ARGYLL STREET. This street is largely composed of plain 19th-century blocks of two storeys and attic, with rough-cast walls and painted offset margins. The least altered range, nos.71-85, stands on the W side and comprises five tenements, measuring 46.3m N-S by 8.5m (excluding later annexes). The two S tenements are dated 1859, and the central one 1828, while the five-bayed N tenement has a symmetrical E façade surmounted by a central gable with oculus, and a rear stairtower.Nos.2-8, on the E side of Argyll Street and immediately N of Colchester Square, comprise a pair of three-storeyed tenements with three-bay frontages, built in the first quarter of the 19th century. The S tenement, nos.2-4, measures 12.3m N-S by 8.8m and retains original external features-painted snecked rubble on the W facade, roughcast to Sand E, and painted offset margins to wand S. The N tenement, nos. 6-8, was altered about 1935 by the insertion of recessed canted bay-windows in the outer bays and enlarged plate-glass windows at the centre.

COLCHESTER SQUARE. Nos.5-11, Colchester Square a plain two-storeyed classical block built in 1822, occupies most of the W side of the square. It is built of rendered rubble with imitation-ashlar patterning to front, and a pitched slated roof with overhanging eaves. The E facade is nine-bayed, with three Doric-pilastered doorways, first-floor sash-and-case windows with offset margins, and roll skewputs, the former dated 1822, at SE and NE angles. Lochgilphead Post Office, an early-19th-century block occupying the E side of Colchester Square, is of two storeys and attic, and measures 31.2m N-S by 9.2m. Both the eleven-bayed W facade and the three-bayed S end-facade are of painted ashlar, with ground-floor Doric pilasters and modern windows, first-floor fenestration alternating between consoled architraves and moulded surrounds with lugged corners, and three mid-19th-century hip-roofed W dormers. There is a prominent cornice and eaves blocking course, and a single modern ridge chimneystack.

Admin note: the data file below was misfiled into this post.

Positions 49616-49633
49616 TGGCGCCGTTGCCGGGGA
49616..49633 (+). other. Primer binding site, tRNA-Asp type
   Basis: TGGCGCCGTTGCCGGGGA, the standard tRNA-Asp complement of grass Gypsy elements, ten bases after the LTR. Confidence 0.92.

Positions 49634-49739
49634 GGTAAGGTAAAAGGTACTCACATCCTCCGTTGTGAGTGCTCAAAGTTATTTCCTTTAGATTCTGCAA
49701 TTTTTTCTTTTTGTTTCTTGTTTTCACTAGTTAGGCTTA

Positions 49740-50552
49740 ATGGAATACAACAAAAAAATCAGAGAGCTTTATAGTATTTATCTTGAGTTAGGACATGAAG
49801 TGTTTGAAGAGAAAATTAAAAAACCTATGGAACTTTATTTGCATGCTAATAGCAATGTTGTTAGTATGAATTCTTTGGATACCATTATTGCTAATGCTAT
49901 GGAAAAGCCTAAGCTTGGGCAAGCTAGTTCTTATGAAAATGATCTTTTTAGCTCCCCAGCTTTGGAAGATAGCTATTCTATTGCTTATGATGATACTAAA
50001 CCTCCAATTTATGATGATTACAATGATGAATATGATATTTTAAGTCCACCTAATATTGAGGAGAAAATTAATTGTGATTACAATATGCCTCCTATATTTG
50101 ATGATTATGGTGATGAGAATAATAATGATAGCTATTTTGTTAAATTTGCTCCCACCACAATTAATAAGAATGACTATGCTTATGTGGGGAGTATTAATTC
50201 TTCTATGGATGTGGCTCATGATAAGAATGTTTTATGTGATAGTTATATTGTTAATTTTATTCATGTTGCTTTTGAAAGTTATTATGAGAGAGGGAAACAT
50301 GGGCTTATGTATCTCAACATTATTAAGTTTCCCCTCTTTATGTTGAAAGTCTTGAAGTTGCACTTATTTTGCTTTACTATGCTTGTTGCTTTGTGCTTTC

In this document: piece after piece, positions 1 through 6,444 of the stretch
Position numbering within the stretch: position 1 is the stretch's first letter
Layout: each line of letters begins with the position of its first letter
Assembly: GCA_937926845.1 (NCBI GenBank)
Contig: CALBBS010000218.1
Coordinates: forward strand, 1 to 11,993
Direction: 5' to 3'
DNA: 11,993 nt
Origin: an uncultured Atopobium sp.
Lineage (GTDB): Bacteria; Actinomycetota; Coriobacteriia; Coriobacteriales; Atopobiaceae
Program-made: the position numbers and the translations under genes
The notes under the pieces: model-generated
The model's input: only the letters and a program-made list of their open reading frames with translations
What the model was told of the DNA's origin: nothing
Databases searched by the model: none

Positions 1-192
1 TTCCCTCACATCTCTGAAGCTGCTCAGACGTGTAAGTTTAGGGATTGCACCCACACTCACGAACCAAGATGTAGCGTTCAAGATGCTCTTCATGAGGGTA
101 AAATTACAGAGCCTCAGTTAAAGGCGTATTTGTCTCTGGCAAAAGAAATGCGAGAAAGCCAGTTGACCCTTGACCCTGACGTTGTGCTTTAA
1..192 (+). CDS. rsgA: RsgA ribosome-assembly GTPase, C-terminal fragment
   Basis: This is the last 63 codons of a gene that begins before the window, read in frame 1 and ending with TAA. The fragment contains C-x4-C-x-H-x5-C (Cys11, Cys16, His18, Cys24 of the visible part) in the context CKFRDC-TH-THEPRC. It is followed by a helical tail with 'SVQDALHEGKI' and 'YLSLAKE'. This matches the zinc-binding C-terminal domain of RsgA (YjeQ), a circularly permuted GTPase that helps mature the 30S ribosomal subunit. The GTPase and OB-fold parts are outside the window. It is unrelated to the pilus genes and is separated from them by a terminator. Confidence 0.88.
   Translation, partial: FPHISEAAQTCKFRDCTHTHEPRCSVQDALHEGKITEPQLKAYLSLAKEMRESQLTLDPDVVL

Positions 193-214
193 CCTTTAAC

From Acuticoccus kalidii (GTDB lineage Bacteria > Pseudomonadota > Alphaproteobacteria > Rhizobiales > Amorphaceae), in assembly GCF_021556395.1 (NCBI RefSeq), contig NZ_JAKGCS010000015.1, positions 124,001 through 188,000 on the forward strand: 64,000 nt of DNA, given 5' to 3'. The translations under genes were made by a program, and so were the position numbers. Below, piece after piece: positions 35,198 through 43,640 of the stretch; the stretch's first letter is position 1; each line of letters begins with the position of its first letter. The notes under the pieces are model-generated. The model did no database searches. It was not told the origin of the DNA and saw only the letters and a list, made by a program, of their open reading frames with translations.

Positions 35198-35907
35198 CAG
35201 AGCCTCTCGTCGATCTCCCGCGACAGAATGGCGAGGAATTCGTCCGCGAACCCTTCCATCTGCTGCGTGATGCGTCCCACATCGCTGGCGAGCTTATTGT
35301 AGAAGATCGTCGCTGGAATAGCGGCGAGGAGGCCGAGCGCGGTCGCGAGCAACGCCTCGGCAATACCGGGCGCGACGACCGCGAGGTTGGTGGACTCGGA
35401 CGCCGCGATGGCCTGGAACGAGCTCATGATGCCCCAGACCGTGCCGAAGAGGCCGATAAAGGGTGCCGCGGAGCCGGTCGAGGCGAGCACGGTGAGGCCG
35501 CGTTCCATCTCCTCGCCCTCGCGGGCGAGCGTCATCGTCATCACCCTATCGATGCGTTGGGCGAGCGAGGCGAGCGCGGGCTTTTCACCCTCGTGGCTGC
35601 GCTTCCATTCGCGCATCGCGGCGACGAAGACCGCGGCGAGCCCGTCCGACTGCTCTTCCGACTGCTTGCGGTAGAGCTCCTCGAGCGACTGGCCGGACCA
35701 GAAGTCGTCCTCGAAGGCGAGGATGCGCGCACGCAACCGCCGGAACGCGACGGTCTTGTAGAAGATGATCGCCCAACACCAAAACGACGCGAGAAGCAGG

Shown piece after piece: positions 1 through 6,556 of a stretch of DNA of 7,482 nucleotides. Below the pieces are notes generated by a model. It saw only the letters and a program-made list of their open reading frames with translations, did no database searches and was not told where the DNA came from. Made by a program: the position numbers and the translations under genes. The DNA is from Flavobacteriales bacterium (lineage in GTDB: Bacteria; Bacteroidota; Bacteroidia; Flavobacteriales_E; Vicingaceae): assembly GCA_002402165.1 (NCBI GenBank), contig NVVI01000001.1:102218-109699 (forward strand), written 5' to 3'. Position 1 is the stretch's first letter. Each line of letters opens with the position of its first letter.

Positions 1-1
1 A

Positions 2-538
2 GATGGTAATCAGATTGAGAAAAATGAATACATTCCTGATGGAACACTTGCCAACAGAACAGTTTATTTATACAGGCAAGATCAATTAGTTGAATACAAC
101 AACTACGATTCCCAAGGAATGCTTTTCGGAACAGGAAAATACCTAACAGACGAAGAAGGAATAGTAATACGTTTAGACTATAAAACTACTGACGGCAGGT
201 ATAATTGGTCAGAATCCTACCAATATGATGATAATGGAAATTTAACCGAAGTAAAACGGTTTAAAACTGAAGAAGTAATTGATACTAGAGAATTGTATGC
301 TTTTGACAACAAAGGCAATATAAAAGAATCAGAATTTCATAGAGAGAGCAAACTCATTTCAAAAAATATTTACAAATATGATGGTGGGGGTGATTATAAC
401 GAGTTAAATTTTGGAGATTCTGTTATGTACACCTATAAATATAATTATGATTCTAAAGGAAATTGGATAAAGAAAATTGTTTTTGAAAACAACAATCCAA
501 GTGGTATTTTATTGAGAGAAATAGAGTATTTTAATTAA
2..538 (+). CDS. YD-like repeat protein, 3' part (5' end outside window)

OLD MANSE, MANSE BRAE. This house is situated at the NE edge of the town (NR 866872), 'pleasantly situated on arising bank'? which falls to the SW. It was completed in 1828 as the manse for the Parliamentary church of the same date (supra). It was built to Telford's single-storeyed design, with advanced hip-roofed end-bays, but in the late 19th century the central part was heightened to two storeys, with gables and a stair-tower at the rear (E). The internal lay-out has been extensively altered, although some doors with fielded panels may be original.

PATERSON STREET. Nos.l-7, a two-storeyed terrace of four houses, stands on the SE side of Paterson Street opposite Kilmory Quay. It appears to correspond with the building shown on a block of feued ground in the Kilmory estate-plans of 1816, and fronted the new coastal line of the Inveraray road which had recently been diverted from the Kilmory policies. The terrace is built of roughcast rubble with offset freestone margins and dressings, and measures32.8m from NE to SW by 6.9m, excluding rear annexes. On the principal NW front each house is two-bayed with the exception of the SW one, no. 7, which is of three bays with an added timber porch.

POLTALLOCH STREET. This street, running W from Colchester Square, is built up on its N side with a mixture of two-storeyed early and mid-19th-century blocks, generally of plain roughcast appearance, and later-19th-century three-storeyed tenements. The earliest of the two-storeyed blocks (numbered I, Colchester Square) stands in the NW angle of Poltalloch Street and Colchester Square, and measures 12.2mby 8m. Its four-bayed S facade is rendered, with offset quoins and margins and roll-moulded SE skewputt. The E gable-wall is plainer in appearance, while an outside stair is situated to the N.

Islay Lodge. Of the villas at the Wend of Poltalloch Street, this two-storeyed building of early 19th-century date is the most noteworthy. Constructed of rendered rubble, its principal S facade is three-bayed with a central porch and is flanked by single-bayed E and W wings, one storey in height.

RCAHMS 1992, visited January 1987